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Reading Group Guide

Discussion Questions

Black Boy

1. In one of his first contacts with whites, Wright feels himself tensing up with confusion and suspicion over how to act. Discuss the various forms that tension takes in the course of Black Boy. Does Wright glimpse any relief from this tension?

2. Personal narratives like Zora Neale Hurston's "How It Feels to Be Colored Me," and James Baldwin's Notes of a Native Son have been among the most enduring and powerful modes of expression among African-American writers. What is it about the African-American experience that makes so many gifted writers tell their own stories? What influence has Black Boy had on this genre?

3. Wright writes: "I used to mull over the strange absence of real kindness in Negroes, how unstable was our tenderness, how lacking in genuine passion we were, how void of great hope, how timid our joy, how bare our traditions, how hollow our memories, how lacking we were in those intangible sentiments that bind man to man, and how shallow was even our despair." Taken out of context, this reads like a terrible damnation of the African-American soul. How does the meaning of these words change when read in the context of the book - and the context of Wright's own youth? Do you feel the book justifies this criticism of African-Americans - or is this passage a sign of Wright's self-hatred, his lack of sympathy with the essence of black culture?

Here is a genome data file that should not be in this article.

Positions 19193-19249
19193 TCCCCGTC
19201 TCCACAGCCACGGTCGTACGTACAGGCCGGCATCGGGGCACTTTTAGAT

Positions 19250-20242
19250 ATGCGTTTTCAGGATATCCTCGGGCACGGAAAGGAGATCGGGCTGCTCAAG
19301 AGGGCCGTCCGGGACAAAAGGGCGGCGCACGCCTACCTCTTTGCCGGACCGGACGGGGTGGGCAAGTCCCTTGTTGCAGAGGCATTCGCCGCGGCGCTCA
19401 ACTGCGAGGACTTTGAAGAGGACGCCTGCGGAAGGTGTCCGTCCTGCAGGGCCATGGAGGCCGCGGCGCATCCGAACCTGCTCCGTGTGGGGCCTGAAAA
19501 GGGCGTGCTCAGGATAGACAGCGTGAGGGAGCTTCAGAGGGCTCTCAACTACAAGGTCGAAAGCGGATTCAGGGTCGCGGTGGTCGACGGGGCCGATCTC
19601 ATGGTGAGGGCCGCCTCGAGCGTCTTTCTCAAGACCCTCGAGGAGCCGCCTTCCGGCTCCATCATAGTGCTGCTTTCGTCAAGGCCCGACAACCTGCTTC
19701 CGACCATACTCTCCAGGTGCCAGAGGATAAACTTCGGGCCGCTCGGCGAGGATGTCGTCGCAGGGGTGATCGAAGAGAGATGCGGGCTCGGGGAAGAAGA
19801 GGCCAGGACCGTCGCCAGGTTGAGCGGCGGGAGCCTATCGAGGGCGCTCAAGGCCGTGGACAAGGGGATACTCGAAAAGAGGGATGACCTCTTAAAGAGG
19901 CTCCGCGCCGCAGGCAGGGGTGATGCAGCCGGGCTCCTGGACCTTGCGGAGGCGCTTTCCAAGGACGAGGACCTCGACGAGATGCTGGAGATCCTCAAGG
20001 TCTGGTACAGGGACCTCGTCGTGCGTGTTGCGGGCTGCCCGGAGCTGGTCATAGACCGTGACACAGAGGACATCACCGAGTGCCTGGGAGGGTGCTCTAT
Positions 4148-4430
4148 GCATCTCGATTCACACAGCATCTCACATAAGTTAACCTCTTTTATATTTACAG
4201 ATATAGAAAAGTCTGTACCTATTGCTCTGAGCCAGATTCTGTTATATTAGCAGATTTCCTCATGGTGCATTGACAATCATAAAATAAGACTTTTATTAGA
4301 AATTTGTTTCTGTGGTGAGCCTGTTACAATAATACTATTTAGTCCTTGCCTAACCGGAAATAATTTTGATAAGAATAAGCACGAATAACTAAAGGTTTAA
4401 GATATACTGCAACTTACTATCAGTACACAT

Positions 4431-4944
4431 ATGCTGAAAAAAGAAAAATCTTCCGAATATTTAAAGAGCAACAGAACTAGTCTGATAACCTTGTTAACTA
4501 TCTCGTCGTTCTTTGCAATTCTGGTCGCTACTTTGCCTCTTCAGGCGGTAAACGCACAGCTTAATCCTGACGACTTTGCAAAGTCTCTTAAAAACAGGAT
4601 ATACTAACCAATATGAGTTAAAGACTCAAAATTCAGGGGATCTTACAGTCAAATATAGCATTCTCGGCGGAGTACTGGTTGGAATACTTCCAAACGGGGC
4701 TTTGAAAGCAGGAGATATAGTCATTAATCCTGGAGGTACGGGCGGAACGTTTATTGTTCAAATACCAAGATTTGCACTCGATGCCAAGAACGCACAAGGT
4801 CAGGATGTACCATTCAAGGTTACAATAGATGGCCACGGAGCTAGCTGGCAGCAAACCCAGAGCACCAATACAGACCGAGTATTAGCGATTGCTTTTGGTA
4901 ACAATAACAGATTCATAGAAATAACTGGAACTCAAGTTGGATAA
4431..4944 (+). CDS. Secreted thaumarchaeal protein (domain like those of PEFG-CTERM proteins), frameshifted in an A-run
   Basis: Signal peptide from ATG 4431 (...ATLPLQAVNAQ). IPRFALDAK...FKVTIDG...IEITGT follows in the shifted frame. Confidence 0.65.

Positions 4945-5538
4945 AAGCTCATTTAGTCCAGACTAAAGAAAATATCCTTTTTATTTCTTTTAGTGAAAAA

4. When it was published in 1945, Black Boy was read primarily as an attack on the violence and oppression of the Jim Crow South; during the 1960s, critics began to focus on the sensibility of the narrator - how his experiences shaped him, how he found his voice and satisfied his yearning for expression. Which view of the novel feels most on target to you?

5. Several years before he died, Wright wrote, "I declare unabashedly that I like and even cherish the state of abandonment and seems the natural, inevitable condition of man, and I welcome it..." Discuss this statement in the light of Black Boy.

6. Compare the male and female characters as they are presented in Black Boy. To what extent is Richard rebelling against the powerful role of women in African-American families? Do you think Wright is a misogynist, as some critics have written? Are there any men in the book to whom Richard feels close or to whom he turns for guidance or mentoring?

Black Boy
by Richard Wright

  • Publication Date: September 1, 1998
  • Paperback: 448 pages
  • Publisher: Harper Perennial Modern Classics
  • ISBN-10: 0060929782
  • ISBN-13: 9780060929787